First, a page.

View transcript
Outlook: will there be jobs?
Image. Employment outlook for this occupation
New job opportunities are likely in the future.


    What does this information tell me?

    Outlook information can tell you whether a career is expected to be in demand in the future—that is, whether there are likely to be job openings if you choose this career. Please note that this does not account for the impacts of the current pandemic. Many occupations are likely to have very different outlooks due to the rapidly changing economy. When new outlook information is developed, it will be reflected here.

    Careers can have one of three outlooks:

    • A Bright outlook means new job opportunities are very likely in the future
    • An Average outlook means that a small number of new job opportunities are likely in the future (less than an 8 percent increase)
    • A Below Average outlook means new job opportunities are less likely in the future

    You can also view local job listings in this field by clicking "Find job openings". This can help you see if local businesses are hiring—another way of looking at demand.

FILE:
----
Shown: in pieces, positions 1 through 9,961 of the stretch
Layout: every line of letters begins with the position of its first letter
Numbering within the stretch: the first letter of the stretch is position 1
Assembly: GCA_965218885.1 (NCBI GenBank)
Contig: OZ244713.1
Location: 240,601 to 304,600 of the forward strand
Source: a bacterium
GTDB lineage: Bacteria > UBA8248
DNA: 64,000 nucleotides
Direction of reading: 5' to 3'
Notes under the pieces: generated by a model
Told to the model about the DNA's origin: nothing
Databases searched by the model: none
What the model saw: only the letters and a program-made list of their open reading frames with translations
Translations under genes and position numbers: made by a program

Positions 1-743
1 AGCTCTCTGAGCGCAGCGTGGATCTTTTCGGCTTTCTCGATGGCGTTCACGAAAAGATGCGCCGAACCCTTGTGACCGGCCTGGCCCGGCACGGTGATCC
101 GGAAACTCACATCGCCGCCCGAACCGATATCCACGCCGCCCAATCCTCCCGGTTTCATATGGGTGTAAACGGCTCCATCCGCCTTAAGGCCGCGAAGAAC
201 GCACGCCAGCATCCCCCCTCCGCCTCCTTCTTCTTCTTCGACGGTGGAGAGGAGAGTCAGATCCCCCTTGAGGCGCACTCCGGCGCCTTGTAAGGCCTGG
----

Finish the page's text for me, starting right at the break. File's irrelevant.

What is the source of this information?

    This information comes from O*NET Bright Outlook occupations and My Next Move career outlook designations. Note this information is only available at a national level, so even if you selected a state, you’ll see this information for the whole country.

Projected employment
United States
566,500
2019 Employment
587,900
2029 Employment
4%
Percent change
85,800
Annual projected job openings

    What does this information tell me?

    Projected employment shows how much employment is expected to grow in this occupation over a 10-year period. This can help you decide if this career is a good choice for future job opportunities. You can look at projected employment in your state, or in other states where you might consider living.

    You can see the total number of people employed in this occupation in 2018 (for states) or 2019 (for the United States), the number expected to be employed in 2028 (for states) or 2029 (for the United States), and rate of growth over those years.

    The projections are based on assumptions of unemployment rates and labor productivity growth rates.  While the projected numbers may not be exact, they are helpful to compare one career to another, or one location to another.

    Please note that these projections do not account for the impacts of the current pandemic. Many occupations are likely to have very different projections due to the rapidly changing economy. When revised data are available, they will be published here.

    What is the source of this information?

    State-level data come from Projections Central and each state's Labor Market Information office, 2018-28.